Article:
How do you connect to it? How do you surrender to it? To be present with it? Or find pleasure and embodiment with it – especially if the unknown brings with it fear?
Do you open? Do you carry no expectations of what will be? Do you scream ‘Hello, I’m here’ and wait to see what happens next?
Making love is an existential meld with the past, present and the future. A tryst with the unknown is no different.
I’ve always been more on the intrepid side of things (though as I have got older this has toned down as fear and the need to be responsible have somewhat blunted the sharp thrilling edge of it). The unknown has not bothered me. I’ve known I’ve been in the right place when I’ve been excited-terrified. The last four years I’ve danced in the shadows, unearthed, released and healed parts of myself eons old and as a consequence it has been a completely different journey into the unknown.
Next time fear or age-wearied responsibility tries to muscle in, I’ll remember something that’s said about giving birth in hospital – would you let all those people in your bedroom to make a baby? (Probably not unless you have a penchant for role playing doctors and nurses with a bunch of strangers).
I adore the idea of making love to the unknown – even if it carries something of the paradox in and of itself. So yes, I’ll be less keen on welcoming fear and responsibility in as co-lovers in creative spaces (or just life in general). I’ll make love to the unknown in as authentic a resonance as I’m capable of: surrendered, connected, present, totally embodied and embracing of pleasure. Why not?
For most of my life, I have been keenly aware of Querencia, our wanting-place where we feel most in our element to do or try just about anything. Some might confuse this with a comfort zone. This is totally antithetical to comfort; it is all about confidence. I have found it impossible to do anything from a place of comfort, especially when it comes to making love with the unknown. What prevents us from doing so is fear: fear of change, of losing our comfort, of revealing ourselves to a larger world beyond the walls we know and trust too well. To make love with the unknown, one must first know her Querencia, and begin there.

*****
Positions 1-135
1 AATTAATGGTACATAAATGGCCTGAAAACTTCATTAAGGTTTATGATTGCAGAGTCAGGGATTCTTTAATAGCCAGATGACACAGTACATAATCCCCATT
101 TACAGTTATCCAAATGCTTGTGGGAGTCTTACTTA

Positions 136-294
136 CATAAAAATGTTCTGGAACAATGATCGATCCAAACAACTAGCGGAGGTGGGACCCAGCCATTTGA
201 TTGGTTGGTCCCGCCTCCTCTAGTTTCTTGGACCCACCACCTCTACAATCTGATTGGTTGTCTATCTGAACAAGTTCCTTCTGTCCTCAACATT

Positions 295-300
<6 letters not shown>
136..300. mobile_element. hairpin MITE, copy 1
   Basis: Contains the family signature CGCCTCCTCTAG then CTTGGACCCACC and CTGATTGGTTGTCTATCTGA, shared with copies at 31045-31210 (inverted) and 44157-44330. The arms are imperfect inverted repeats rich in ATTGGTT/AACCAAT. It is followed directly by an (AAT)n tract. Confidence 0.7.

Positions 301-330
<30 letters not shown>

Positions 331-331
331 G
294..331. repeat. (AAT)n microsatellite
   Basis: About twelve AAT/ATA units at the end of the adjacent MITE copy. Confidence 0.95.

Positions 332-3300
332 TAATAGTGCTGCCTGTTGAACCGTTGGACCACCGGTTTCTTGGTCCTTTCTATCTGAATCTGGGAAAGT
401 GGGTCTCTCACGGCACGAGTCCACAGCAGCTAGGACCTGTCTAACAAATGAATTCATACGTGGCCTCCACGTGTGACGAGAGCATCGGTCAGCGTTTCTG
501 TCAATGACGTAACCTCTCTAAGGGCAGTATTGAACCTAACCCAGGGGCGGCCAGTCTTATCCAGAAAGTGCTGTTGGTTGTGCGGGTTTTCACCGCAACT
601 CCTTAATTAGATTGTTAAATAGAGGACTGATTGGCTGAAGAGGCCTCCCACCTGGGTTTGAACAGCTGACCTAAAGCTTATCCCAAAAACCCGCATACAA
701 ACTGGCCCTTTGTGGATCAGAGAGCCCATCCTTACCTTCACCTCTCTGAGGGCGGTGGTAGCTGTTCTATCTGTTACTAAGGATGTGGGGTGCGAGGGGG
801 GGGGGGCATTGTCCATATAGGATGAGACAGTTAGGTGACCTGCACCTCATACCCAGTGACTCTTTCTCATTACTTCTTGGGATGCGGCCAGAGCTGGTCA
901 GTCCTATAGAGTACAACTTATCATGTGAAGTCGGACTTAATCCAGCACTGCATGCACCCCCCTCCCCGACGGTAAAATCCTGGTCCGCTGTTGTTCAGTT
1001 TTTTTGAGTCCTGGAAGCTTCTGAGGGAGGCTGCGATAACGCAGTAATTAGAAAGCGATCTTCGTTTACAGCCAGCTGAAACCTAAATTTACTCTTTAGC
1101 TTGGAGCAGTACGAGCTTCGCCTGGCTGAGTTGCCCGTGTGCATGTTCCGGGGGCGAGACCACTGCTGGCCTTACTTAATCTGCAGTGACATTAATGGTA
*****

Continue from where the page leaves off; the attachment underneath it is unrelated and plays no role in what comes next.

My friend T and I would take spontaneous road trips when we were in college. Each adventure would uncover some wild aspect of ourselves and the world around us. We did make love with the unknown while on the road, practicing a certain foreplay with nature as we headed to some unknown destination, some deeply satisfying climax that we still remember today. Whether it was in the mountains along the Appalachian Trail, on the shores of Chesapeake Bay, or among the two-lane main streets of Maryland’s smallest towns, we made love with the earth, with time, with singular moments that could not be imagined, only experienced in ways that were possible right then, right there.
And because we so freely made love with the unknown 35 years ago, the doors were opened permanently for me to embark – so confidently – into the unknown, freely and sensuously, wherever I desire. The comforts of older age knock at my door occasionally, but I rarely acknowledge them.
I. Love. Life. And no creatures of comfort will ever lure me away from the absolute thrill and passion I have for making love with the unknown.
Spark is a monthly collaborative post written from a spark of inspiration that organically finds its way to us. This month we were inspired by this photo sent through by Catherine Evans of a page from Rebecca Campbell’s Rise, Sister Rise which prompted a discussion around how we could each redefine the parameters of success to be congruent with where we currently are.
In a glass-half-empty world it is easy to forget it is also a glass-half-full one too.
JODI – aligning with core values and personal goals
I was never the girl in the bookshop wandering the aisles imagining my book on the shelves. A contract with a big international publisher was never my definition of success, but as I wrote in my opening article, I forgot that because I took on others’ ideas of achievement and what it meant to be ‘a real writer’.
Success is often thought of in terms of money, influence, fame, popularity or status articulated in royalties, advances, reviews, awards, nominations and grants (to name a few). As it turns out – none of these have ever been motivating forces for me. This came to the fore this week, after putting myself forward to talk about the different ways I do business with a group of advertising and marketing people. Imposter Syndrome came for me in a big way – where were my success markers to give me validation and credence in having the audacity to step forth and speak to people (some with 30 years experience!)? There was a voice (albeit much quieter and less insistent than years gone past) that said: sit down and shut up. Please!
Success is defined as the accomplishment of an aim or purpose. Under that broadest of definitions I am a ‘success’ every time I commit words to the page. I am a success every time I turn up as a tarot reader to hold a space for someone over cards. I am a success with every poem I build and send out to my subscribers. And perhaps more importantly right now, I am a success every time I negotiate a fair exchange for what I do.